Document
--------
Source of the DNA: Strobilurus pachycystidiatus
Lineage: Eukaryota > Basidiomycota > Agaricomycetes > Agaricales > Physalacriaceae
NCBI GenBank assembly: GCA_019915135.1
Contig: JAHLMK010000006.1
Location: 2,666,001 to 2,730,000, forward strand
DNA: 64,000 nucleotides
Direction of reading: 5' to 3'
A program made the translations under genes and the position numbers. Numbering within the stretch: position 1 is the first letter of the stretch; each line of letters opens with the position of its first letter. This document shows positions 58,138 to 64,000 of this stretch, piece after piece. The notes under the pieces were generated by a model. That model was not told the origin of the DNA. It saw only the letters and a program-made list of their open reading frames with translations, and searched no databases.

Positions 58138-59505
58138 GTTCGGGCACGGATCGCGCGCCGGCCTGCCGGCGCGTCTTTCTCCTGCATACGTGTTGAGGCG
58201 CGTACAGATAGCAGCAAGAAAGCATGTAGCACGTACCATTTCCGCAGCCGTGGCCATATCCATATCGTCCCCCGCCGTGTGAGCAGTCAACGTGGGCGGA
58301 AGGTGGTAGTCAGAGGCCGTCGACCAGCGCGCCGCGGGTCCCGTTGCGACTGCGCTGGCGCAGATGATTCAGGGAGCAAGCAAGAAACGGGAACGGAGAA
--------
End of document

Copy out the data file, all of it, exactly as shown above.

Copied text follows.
Source of the DNA: Strobilurus pachycystidiatus
Lineage: Eukaryota > Basidiomycota > Agaricomycetes > Agaricales > Physalacriaceae
NCBI GenBank assembly: GCA_019915135.1
Contig: JAHLMK010000006.1
Location: 2,666,001 to 2,730,000, forward strand
DNA: 64,000 nucleotides
Direction of reading: 5' to 3'
A program made the translations under genes and the position numbers. Numbering within the stretch: position 1 is the first letter of the stretch; each line of letters opens with the position of its first letter. This document shows positions 58,138 to 64,000 of this stretch, piece after piece. The notes under the pieces were generated by a model. That model was not told the origin of the DNA. It saw only the letters and a program-made list of their open reading frames with translations, and searched no databases.

Positions 58138-59505
58138 GTTCGGGCACGGATCGCGCGCCGGCCTGCCGGCGCGTCTTTCTCCTGCATACGTGTTGAGGCG
58201 CGTACAGATAGCAGCAAGAAAGCATGTAGCACGTACCATTTCCGCAGCCGTGGCCATATCCATATCGTCCCCCGCCGTGTGAGCAGTCAACGTGGGCGGA
58301 AGGTGGTAGTCAGAGGCCGTCGACCAGCGCGCCGCGGGTCCCGTTGCGACTGCGCTGGCGCAGATGATTCAGGGAGCAAGCAAGAAACGGGAACGGAGAA